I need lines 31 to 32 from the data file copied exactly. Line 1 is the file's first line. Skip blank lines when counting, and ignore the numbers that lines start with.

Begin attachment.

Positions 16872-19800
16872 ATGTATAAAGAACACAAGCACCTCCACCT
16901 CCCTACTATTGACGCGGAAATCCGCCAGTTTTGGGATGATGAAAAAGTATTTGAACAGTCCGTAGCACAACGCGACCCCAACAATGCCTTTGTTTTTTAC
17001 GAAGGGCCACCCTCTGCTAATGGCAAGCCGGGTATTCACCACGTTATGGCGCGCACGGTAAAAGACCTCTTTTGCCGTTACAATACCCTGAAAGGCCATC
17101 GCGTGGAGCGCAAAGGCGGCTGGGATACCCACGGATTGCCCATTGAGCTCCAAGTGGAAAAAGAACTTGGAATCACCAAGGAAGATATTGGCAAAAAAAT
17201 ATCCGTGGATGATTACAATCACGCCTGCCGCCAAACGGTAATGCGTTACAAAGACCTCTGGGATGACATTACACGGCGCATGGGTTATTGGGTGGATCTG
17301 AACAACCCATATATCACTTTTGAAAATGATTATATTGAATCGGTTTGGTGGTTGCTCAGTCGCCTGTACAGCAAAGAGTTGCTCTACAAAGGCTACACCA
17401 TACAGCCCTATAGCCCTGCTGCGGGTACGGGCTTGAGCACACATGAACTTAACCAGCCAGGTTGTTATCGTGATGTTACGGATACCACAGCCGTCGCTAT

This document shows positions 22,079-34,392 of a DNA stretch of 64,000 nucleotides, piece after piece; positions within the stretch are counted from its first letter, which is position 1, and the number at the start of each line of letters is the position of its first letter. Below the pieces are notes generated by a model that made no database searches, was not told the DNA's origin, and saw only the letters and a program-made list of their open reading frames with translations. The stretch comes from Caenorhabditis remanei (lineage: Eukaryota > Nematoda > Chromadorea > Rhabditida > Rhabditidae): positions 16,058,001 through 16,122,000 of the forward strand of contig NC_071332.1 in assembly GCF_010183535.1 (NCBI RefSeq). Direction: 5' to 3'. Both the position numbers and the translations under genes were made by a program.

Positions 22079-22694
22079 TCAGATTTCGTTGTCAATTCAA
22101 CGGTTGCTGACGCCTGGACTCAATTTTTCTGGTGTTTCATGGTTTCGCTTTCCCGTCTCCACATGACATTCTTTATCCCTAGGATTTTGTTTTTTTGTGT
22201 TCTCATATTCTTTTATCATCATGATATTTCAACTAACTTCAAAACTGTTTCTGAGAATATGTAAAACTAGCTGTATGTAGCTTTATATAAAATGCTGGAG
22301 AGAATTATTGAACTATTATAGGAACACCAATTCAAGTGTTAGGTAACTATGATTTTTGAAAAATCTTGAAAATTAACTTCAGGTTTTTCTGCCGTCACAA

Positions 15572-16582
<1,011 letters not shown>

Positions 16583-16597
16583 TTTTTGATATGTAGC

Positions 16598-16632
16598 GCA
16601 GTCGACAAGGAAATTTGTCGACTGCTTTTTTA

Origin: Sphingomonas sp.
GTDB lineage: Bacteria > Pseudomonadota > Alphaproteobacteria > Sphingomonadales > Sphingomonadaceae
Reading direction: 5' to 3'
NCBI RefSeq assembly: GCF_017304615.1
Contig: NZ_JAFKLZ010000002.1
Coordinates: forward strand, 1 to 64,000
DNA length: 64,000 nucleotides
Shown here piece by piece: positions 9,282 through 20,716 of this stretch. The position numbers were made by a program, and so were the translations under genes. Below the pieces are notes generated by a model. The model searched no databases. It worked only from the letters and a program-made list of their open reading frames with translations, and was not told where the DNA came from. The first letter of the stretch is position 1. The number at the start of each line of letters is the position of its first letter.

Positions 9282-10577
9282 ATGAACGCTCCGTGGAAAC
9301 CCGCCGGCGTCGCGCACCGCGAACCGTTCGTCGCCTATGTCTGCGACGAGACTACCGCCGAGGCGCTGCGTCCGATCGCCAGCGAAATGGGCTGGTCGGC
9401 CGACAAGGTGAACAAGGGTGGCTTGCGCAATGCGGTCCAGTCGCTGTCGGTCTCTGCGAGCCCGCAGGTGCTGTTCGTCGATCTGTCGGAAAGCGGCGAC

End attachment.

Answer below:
9282 ATGAACGCTCCGTGGAAAC
9301 CCGCCGGCGTCGCGCACCGCGAACCGTTCGTCGCCTATGTCTGCGACGAGACTACCGCCGAGGCGCTGCGTCCGATCGCCAGCGAAATGGGCTGGTCGGC